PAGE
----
You can go to all the NCT classes that exist, enroll for hypno-birthing (highly recommend) and remain glued to One Born Every Minute for your whole 9 months, but in reality, there’s little that can prepare you for your birth experience. Every birth experience is different and every mum-to-be’s mental preparedness varies but there are things that don’t get shared about giving birth, which we feel you need to know. I’ve compiled some of the most useful advice from the 400 plus mums who have trained with me to give you this list of things no one ever told you about giving birth.
When your first real labour contractions start, do two things–take this opportunity to eat, sleep and shower as once they become bigger, you won’t want to. This is the time to prepare for what’s coming and you will need your strength. Also, practice how you will deal with contractions early on so that by the time they’re in full flow, you are better equipped to handle them. Often, you’ll have a bit of time before contractions really ramp up (although this can be much quicker if you had a fast delivery previously).
Don’t worry about the poo
If this is your main worry–that you might poo whilst giving birth, don’t. Trust us, when the time comes, poo will be the last thing on your mind. Midwives will have seen a lot worse than poo in their time and are experts at cleaning it away before you even realise it’s there. Some midwives even believe that if there is poo, that you’re really going for it and the baby will be there soon!
Be as noisy as you need
Giving birth is one of the few times you can really let go. And if this means mooing like a cow or roaring like a lion during birth, then go for it. Unleash your inner warrior! Making noise is often a way to relieve pain and progress labour so don’t hold back or feel self-conscious, especially as there will be many others in your exact same situation. Mix things up a bit. You’re in labour for the long-haul-think of it as a marathon rather than a sprint. This means that believe it or not, you may find yourself needing a change to keep you stimulated and to distract yourself; walk around the hospital and change activities (listen to music, have your partner give you a massage, do some stretches, sing, check social media) as and when you feel the need. Make sure you bring plenty to distract yourself with. Birth can last from as little as a few hours, to several days.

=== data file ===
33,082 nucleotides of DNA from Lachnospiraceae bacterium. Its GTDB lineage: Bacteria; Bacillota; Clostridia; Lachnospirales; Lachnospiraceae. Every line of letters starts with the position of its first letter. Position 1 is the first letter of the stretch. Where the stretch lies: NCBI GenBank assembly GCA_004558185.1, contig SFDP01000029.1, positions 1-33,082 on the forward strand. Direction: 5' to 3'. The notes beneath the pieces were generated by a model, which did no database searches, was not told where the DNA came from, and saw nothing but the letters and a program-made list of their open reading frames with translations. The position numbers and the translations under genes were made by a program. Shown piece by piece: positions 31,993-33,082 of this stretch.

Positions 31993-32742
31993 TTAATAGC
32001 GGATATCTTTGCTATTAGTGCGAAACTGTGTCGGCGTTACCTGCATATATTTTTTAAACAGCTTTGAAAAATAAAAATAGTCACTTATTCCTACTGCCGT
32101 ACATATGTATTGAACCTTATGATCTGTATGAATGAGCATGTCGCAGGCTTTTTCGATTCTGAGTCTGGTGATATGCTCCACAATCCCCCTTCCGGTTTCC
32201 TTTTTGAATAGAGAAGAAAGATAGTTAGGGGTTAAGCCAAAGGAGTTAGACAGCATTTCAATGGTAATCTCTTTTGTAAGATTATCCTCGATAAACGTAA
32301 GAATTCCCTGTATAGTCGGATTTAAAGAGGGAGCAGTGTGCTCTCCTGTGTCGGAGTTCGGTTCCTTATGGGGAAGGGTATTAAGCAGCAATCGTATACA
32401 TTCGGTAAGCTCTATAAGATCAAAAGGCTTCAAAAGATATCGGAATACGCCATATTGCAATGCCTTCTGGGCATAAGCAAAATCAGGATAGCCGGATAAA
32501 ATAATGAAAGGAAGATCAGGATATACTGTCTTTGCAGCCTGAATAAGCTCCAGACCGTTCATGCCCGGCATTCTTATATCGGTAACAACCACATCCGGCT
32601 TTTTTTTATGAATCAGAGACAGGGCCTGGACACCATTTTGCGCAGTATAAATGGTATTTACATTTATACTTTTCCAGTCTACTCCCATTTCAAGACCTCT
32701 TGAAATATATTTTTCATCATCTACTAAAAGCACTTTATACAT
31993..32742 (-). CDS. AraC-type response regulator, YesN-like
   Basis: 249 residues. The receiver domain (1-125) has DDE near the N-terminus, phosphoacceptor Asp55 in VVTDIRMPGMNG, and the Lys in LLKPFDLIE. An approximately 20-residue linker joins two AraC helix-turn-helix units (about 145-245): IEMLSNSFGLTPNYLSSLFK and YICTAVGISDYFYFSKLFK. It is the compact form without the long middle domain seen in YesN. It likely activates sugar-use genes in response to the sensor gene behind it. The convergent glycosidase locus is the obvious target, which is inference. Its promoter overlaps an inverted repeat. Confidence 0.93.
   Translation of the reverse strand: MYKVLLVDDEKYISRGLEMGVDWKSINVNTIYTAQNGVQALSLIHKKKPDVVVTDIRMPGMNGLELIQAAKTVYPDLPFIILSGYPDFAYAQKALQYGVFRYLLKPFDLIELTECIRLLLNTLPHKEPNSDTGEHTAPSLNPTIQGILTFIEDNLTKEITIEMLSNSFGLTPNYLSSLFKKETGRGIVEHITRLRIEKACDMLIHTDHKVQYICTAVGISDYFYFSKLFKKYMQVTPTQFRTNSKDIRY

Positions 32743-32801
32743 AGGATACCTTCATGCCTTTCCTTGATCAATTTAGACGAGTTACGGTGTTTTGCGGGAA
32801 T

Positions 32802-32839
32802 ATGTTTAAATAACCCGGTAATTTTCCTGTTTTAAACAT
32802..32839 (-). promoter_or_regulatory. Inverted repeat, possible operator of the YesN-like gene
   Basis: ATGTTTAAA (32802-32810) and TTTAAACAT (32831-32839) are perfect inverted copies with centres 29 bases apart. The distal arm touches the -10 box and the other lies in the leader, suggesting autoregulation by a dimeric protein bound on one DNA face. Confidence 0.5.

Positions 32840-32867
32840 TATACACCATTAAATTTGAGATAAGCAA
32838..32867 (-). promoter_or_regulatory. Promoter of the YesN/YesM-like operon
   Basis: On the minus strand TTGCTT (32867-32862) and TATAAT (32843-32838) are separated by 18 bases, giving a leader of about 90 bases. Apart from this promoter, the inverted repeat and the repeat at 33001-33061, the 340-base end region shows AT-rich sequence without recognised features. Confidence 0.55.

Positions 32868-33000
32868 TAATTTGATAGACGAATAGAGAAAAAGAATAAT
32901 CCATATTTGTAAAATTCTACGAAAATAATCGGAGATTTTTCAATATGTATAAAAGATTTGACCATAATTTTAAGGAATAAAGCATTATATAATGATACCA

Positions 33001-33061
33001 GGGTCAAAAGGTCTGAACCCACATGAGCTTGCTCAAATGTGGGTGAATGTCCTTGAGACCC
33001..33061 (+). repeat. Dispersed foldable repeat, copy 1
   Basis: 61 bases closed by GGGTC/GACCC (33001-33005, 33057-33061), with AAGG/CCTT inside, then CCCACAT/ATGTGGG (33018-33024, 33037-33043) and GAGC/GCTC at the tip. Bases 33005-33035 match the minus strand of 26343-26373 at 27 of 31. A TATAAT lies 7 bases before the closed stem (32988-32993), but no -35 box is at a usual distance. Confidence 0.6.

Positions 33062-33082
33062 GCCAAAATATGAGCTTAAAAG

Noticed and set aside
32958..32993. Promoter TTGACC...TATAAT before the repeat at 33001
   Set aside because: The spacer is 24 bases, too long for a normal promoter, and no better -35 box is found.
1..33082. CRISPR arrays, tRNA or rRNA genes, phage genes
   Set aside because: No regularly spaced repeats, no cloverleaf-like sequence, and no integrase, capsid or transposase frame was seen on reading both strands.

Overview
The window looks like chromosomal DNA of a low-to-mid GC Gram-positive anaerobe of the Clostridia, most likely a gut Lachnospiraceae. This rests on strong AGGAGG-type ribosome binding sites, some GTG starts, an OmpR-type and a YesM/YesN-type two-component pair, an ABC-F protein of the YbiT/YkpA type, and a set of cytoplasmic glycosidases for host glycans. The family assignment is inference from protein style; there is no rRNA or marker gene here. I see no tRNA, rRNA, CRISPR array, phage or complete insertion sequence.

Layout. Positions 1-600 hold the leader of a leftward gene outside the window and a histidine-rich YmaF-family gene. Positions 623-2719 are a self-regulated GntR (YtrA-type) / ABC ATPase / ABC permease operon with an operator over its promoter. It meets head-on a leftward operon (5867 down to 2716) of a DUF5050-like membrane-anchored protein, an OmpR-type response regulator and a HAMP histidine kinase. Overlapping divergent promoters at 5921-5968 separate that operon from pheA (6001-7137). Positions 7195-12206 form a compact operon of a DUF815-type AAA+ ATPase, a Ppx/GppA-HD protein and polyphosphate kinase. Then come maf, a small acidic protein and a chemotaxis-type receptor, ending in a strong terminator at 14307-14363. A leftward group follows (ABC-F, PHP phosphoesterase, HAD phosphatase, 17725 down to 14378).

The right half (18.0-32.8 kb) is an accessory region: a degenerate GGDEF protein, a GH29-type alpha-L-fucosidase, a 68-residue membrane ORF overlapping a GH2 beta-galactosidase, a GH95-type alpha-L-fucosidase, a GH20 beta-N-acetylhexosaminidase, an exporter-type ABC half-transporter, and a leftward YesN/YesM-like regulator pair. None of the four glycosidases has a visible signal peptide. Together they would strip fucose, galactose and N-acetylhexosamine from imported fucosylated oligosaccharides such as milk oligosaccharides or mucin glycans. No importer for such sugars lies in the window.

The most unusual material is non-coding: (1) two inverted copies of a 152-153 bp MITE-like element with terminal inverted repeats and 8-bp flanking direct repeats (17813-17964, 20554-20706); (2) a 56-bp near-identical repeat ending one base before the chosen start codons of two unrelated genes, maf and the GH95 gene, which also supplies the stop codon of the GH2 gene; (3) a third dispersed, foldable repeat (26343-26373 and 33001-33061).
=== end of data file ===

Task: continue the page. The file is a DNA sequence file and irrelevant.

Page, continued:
Breathing needs focus
Most people think that breathing comes naturally but when you’re giving birth, having control over your breath can also keep you calm, help you deal with the pain and make labour easier. Practise breathing as soon as your contractions begin and ask your partner for help staying focused, especially as time goes on when it becomes more difficult. Your partner will be your main communicator. So make sure you’ve discussed your birth plan and any particular preferences which you feel strongly about. During birth, there are likely to be occasions where you won’t be able to think straight or won’t want to talk to staff so make sure you feel confident that your partner understands what’s important for you during labour and birth. It’s helpful to have a partner who can act as the intermediary between you and the hospital staff so that you’re only asked questions when absolutely necessary, leaving you to continue breathing and focusing on the birth!
Have a plan
And then be prepared to scrap it – or at least divert from it. Birth plans, as every midwife will tell you, is more a list of preferences rather than a set blueprint for your birth. And there’s many reasons for this; firstly, your mental state when putting your birth plan together is very different from what you’ll be going through during the actual birth and your opinion about pain relief may change! Secondly, whilst there are approximately255babies born worldwide each minute, it can’t be guaranteed that an intervention won’t be needed. Our advice? Go with the flow and embrace what’s necessary–after all, your and your baby’s health is your priority. Be flexible!
Remember you’re amazing
Whatever happens in whatever way, you are absolutely amazing. Bringing a baby into this world is a huge achievement and one you must not forget.
Be kind to yourself and don’t beat yourself up about anything–your birth may not go to plan and that’s fine. You may find that affirmation cards help before and after birth.
Take it one step at a time
The main thing is not to worry about all the above and take everything as it comes, one step at a time. Keep breathing and keep communicating with your partner and this will help you embrace all stages of labour and birth in as calm a way as possible.
How was your birth? Did it go as you expected, or did you end up going down an entirely different route from your birth plan?